POPULATIONS OF THE GREEN PORCELAIN CRAB, <i>Petrolisthes armatus</i>, VARY IN COLD TOLERANCE WITHIN THE SPECIES’ NORTHERNMOST INVADED RANGE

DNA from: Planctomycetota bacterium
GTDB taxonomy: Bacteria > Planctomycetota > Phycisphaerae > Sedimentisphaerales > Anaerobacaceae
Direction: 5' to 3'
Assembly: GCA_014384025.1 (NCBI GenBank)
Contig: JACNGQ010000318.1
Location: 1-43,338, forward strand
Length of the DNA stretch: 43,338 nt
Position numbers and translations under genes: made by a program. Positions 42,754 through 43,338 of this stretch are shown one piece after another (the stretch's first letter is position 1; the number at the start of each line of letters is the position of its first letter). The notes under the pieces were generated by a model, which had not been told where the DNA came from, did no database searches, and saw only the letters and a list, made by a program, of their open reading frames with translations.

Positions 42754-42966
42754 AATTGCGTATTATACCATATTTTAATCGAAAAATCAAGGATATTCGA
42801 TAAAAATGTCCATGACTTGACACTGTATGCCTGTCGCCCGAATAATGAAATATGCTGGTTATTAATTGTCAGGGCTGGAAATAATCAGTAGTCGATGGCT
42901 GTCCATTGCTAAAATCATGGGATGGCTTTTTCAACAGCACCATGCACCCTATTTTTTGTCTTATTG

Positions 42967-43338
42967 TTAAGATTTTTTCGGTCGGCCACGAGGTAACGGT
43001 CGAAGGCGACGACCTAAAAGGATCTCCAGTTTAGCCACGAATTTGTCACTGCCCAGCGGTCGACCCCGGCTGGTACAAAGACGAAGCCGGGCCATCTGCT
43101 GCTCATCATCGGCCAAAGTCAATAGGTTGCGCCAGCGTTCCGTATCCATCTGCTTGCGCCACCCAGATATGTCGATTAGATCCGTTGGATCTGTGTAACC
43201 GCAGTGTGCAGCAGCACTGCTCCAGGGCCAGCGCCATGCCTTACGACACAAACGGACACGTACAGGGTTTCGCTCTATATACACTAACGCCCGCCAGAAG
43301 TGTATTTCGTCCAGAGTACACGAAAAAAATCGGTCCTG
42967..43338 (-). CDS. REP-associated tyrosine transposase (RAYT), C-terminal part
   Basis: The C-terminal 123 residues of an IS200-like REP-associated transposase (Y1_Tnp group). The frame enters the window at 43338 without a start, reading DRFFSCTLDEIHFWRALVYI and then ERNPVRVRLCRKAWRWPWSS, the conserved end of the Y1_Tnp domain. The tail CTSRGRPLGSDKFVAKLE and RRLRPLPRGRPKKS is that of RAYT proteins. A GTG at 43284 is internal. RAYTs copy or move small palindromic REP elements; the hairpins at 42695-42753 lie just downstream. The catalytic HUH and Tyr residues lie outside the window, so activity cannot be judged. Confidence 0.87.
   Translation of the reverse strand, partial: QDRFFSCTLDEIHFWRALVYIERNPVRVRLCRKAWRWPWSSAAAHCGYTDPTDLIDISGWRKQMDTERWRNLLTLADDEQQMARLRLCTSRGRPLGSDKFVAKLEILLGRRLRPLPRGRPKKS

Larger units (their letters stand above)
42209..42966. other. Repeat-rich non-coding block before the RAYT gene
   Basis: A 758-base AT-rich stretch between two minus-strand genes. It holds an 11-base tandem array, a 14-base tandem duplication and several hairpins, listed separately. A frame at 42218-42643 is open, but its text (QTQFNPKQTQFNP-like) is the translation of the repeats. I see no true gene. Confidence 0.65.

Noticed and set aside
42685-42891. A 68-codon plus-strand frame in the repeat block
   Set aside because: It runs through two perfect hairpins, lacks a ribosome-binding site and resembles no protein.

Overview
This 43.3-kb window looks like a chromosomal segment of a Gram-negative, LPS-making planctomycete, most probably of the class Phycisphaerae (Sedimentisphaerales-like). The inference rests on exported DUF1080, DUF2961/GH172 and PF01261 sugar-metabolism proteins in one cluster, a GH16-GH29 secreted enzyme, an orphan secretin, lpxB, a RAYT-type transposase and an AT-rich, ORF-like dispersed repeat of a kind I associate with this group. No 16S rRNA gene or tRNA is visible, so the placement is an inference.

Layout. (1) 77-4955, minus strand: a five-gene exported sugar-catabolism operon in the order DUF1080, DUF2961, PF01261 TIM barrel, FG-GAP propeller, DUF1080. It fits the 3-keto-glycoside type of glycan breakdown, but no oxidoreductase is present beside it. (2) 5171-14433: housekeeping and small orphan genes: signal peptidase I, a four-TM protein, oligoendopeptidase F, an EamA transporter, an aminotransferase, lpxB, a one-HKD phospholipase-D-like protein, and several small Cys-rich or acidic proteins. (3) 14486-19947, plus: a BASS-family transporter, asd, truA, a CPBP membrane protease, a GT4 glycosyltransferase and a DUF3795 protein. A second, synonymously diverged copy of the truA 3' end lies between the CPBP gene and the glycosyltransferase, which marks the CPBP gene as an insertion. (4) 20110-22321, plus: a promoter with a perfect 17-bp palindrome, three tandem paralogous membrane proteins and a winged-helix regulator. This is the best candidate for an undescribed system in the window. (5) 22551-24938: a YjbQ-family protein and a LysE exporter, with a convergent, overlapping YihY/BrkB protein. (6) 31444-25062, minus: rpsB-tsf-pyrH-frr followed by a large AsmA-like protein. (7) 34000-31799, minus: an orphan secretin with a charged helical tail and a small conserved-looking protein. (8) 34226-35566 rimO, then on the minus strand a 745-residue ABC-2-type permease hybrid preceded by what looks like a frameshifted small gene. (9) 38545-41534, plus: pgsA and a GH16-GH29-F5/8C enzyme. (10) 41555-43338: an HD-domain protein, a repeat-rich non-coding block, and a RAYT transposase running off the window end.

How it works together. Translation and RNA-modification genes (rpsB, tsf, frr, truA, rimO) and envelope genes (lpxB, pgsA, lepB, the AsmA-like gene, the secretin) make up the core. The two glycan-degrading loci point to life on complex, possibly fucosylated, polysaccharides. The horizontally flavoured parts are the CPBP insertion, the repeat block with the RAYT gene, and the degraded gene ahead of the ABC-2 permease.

The green porcelain crab, <i>Petrolisthes armatus</i>, is a highly abundant invader of intertidal oyster reef habitats in Atlantic waters of the southeastern US. Cold water temperatures likely limit the species’ poleward range, which is predicted to shift as water temperatures rise. I established five study locations along the species’ poleward expansion front from Savannah, GA (Skidaway Island) to Wilmington, NC. Trends in <i>P. armatus</i> populations and resident crab assemblages were assessed seasonally at each location, and live crabs were collected for cold tolerance incubation trials. The taxonomic composition of crab assemblages differed between locations within each season, with obvious dissimilarities between northern and southern locations in the summer and fall, primarily driven by differences in <i>P. armatus</i> abundance. Abundances were highest in the summer and decreased from southern to northern locations. Sex ratios varied seasonally; becoming male biased in the fall. Adult-sized crabs were collected in the spring, indicating that overwintering of adults does occur. Chronic cold temperature trials were conducted seasonally to expose crabs from each location to decreasing water temperatures and assess sublethal and lethal effects. Crabs from northern locations were more tolerant of cold water temperatures in the fall, possibly due to increased acclimatization plasticity present in individuals from northern populations in response to a comparatively colder environment. Females were more tolerant than males in the summer and spring, possibly due to differences in male and female reproductive stressors. Smaller crabs were more tolerant than larger crabs regardless of season indicating molt cycle may play a role in cold tolerance. Given the trend of warming ocean waters, which may move thermal barriers to <i>P. armatus</i> range expansion to higher latitudes, and apparent higher cold tolerance in poleward populations, there is potential that this species will continue its poleward range expansion.